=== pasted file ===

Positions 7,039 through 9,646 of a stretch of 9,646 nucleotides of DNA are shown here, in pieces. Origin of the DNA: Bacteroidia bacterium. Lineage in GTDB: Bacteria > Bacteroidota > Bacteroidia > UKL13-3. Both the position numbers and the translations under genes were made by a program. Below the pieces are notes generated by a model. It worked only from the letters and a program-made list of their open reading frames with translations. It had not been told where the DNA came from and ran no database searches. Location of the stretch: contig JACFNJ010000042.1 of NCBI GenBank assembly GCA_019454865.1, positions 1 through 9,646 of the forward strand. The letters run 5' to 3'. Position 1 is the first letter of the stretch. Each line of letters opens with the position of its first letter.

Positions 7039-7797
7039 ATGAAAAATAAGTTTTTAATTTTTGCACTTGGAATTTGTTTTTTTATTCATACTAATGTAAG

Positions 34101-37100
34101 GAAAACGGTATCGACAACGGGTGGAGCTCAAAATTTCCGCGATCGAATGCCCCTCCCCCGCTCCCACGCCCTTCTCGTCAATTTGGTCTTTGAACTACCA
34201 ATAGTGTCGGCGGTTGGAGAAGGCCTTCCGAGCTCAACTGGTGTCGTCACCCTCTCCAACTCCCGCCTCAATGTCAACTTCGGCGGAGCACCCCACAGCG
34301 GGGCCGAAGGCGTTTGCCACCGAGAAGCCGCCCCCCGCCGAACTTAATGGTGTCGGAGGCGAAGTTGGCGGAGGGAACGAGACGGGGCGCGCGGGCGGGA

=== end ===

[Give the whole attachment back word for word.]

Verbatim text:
Positions 7,039 through 9,646 of a stretch of 9,646 nucleotides of DNA are shown here, in pieces. Origin of the DNA: Bacteroidia bacterium. Lineage in GTDB: Bacteria > Bacteroidota > Bacteroidia > UKL13-3. Both the position numbers and the translations under genes were made by a program. Below the pieces are notes generated by a model. It worked only from the letters and a program-made list of their open reading frames with translations. It had not been told where the DNA came from and ran no database searches. Location of the stretch: contig JACFNJ010000042.1 of NCBI GenBank assembly GCA_019454865.1, positions 1 through 9,646 of the forward strand. The letters run 5' to 3'. Position 1 is the first letter of the stretch. Each line of letters opens with the position of its first letter.

Positions 7039-7797
7039 ATGAAAAATAAGTTTTTAATTTTTGCACTTGGAATTTGTTTTTTTATTCATACTAATGTAAG

Positions 34101-37100
34101 GAAAACGGTATCGACAACGGGTGGAGCTCAAAATTTCCGCGATCGAATGCCCCTCCCCCGCTCCCACGCCCTTCTCGTCAATTTGGTCTTTGAACTACCA
34201 ATAGTGTCGGCGGTTGGAGAAGGCCTTCCGAGCTCAACTGGTGTCGTCACCCTCTCCAACTCCCGCCTCAATGTCAACTTCGGCGGAGCACCCCACAGCG
34301 GGGCCGAAGGCGTTTGCCACCGAGAAGCCGCCCCCCGCCGAACTTAATGGTGTCGGAGGCGAAGTTGGCGGAGGGAACGAGACGGGGCGCGCGGGCGGGA